Kinder Touts Pipeline to Canadian Pension Funds as Warren Buffett Backs Away
Kinder Morgan is approaching three of Canada’s pension funds to invest their clients’ retirement savings in the $6.8-billion Trans Mountain pipeline expansion, at just the moment when investment icon Warren Buffett has sold off his stock in the company.
“Kinder Morgan has held discussions with the Canada Pension Plan Investment Board, the Caisse de dépôt et placement du Québec, and Ontario Teachers’ Pension Plan Board,” CBC News reports, citing sources close to the negotiations. “The biggest U.S. pipeline company, which has said its goals for 2017 include a joint venture or initial public offering of Trans Mountain, is stepping up its financing efforts for the massive project despite facing significant opposition from various environmental and Aboriginal groups.”
Like this story? Subscribe to The Energy Mix and never miss an edition of our free e-digest.
CBC says Kinder is proceeding on two tracks: while the Toronto Dominion Bank helps it launch the IPO, the company is also looking at selling off half of the project by forming a joint venture.
“We’re confident in the interest from the investment community and we’re continuing to move forward with all aspects of planning in order to begin construction in September 2017,” said Kinder spokesperson Ali Hounsell.
But whoever in the investment community is giving Kinder Morgan a thumbs-up, it isn’t Buffett’s storied Berkshire Hathaway Inc., whose latest regulatory filings released last week showed it had sold off the Kinder Morgan stock it bought last year.
“Almost exactly a year ago, Berkshire Hathaway Inc. sparked a rally in the beaten-down shares of Kinder Morgan Inc. by disclosing it had snapped up roughly 26 million of them in the fourth quarter of 2015,” Bloomberg News reports, in a post picked up by the Globe and Mail. “One year on, Mr. Buffett is gone.”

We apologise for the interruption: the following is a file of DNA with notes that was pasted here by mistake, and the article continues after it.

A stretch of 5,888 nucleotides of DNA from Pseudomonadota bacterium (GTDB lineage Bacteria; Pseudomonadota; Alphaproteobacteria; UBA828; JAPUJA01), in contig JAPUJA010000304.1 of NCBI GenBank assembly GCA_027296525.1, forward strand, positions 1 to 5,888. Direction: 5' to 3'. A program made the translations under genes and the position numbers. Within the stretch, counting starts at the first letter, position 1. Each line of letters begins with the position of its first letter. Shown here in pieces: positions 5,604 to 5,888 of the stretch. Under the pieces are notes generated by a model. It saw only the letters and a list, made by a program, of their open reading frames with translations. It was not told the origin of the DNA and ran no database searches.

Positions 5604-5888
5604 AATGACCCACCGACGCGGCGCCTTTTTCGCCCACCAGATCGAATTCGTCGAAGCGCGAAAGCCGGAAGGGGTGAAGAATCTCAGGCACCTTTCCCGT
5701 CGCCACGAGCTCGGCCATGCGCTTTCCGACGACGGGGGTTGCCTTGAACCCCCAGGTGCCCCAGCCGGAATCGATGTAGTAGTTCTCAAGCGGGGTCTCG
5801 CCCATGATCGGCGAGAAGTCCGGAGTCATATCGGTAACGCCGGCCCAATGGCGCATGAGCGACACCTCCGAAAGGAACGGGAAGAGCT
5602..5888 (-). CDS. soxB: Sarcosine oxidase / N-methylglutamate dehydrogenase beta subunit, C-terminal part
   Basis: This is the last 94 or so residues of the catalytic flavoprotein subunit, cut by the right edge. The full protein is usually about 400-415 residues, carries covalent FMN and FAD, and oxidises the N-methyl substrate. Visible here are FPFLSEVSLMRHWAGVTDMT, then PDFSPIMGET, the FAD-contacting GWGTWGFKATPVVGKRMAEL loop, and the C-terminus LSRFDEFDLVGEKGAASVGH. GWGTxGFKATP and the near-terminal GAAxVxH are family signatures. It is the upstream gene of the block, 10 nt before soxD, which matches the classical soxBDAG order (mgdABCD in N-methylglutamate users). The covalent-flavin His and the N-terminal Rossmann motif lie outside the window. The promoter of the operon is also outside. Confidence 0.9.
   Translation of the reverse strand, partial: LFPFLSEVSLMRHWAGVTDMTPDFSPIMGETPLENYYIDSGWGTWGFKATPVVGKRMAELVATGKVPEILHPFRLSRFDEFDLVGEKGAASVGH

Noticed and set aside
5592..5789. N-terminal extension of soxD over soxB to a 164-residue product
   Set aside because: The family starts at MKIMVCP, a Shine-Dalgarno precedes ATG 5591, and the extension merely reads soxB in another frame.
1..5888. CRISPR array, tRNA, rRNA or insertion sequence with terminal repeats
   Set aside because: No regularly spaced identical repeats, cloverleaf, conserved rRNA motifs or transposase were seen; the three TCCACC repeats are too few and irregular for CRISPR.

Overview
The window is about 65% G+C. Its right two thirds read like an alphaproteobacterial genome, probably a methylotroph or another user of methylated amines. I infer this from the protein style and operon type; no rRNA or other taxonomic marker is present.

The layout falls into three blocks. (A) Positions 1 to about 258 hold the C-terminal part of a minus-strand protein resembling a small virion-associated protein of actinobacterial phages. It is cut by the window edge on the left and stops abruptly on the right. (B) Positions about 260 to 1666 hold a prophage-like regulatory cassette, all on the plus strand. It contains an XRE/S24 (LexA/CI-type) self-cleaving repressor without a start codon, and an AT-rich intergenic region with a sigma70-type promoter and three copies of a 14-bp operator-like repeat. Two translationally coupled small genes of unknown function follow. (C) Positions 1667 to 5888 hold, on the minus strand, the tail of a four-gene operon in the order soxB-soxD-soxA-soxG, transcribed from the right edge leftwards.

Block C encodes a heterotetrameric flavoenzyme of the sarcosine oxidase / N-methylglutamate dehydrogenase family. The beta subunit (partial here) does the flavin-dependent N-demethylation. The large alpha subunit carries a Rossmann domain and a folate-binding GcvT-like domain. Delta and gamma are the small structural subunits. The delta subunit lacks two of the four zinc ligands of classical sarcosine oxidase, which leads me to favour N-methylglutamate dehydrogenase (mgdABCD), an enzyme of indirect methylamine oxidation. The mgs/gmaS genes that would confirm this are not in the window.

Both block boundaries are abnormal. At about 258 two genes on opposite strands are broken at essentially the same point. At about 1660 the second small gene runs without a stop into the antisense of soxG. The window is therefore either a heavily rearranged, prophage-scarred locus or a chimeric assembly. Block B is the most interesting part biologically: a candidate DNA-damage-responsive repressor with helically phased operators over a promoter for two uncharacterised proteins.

The sell-off doesn’t necessarily translate into a negative judgement on Kinder Morgan, Bloomberg stresses. “The original stake was built in a quarter when Kinder Morgan’s stock plummeted from a high of about $33 to less than $15, as high leverage and the energy crash forced the pipelines giant to slash its dividend.” If Buffett bought low and sold high, he may have walked away with as much as a 44% return in one year.
“What is a tad disconcerting for any Kinder Morgan investor, though, is that Mr. Buffett would have chosen to just bank any such gain now,” writes energy and commodities columnist Liam Denning. “The main reason to own Kinder Morgan is that it is working off its debts, aided by a general recovery in the pipelines and energy sectors, and will reach a point where it can raise that crushed dividend and even start buying back stock.” The problem for investors is that that may not happen until 2018, and the target date keeps slipping.
But “waiting a year or two means nothing to an investor like Buffett,” Denning notes. “That’s exactly why his exit is unnerving,” especially when his company is also upping its investments in airlines—possibly implying a bet on lower energy prices that would be a major problem for tar sands/oil sands producers and the pipelines they’re trying to feed.
In recent months, news reports have raised the prospect that Trans Mountain will exceed the $6.8-billion threshold beyond which signed-up shipping customers have the option of cancelling their purchase contracts, or even that the company itself could be in jeopardy. Last year, an Oxford University study warned that new pipelines built today may not be able to operate long enough to recover their initial investment.
Another clue to Berkshire Hathaway’s and Buffett’s thinking comes from the Institute for Energy Economics and Financial Analysis, in the form of a post last week from SNL Financial. It cites Jonathan Weisgall, Berkshire’s vice-president for government relations, touting the 100,000 jobs the wind industry has created across the U.S., including 7,000 in Iowa, where Berkshire has a major stake.
“The message is not a renewable energy message,” he said. “What we’re doing as a company is what Donald Trump has promised, which is jobs, infrastructure, and the like.” In contrast to wind projects 20 years ago, where 90% of the components were imported, Weisgall said Iowa’s 2,000-MW, US$3.6-billion Wind XI Project will be built 90% on domestic content.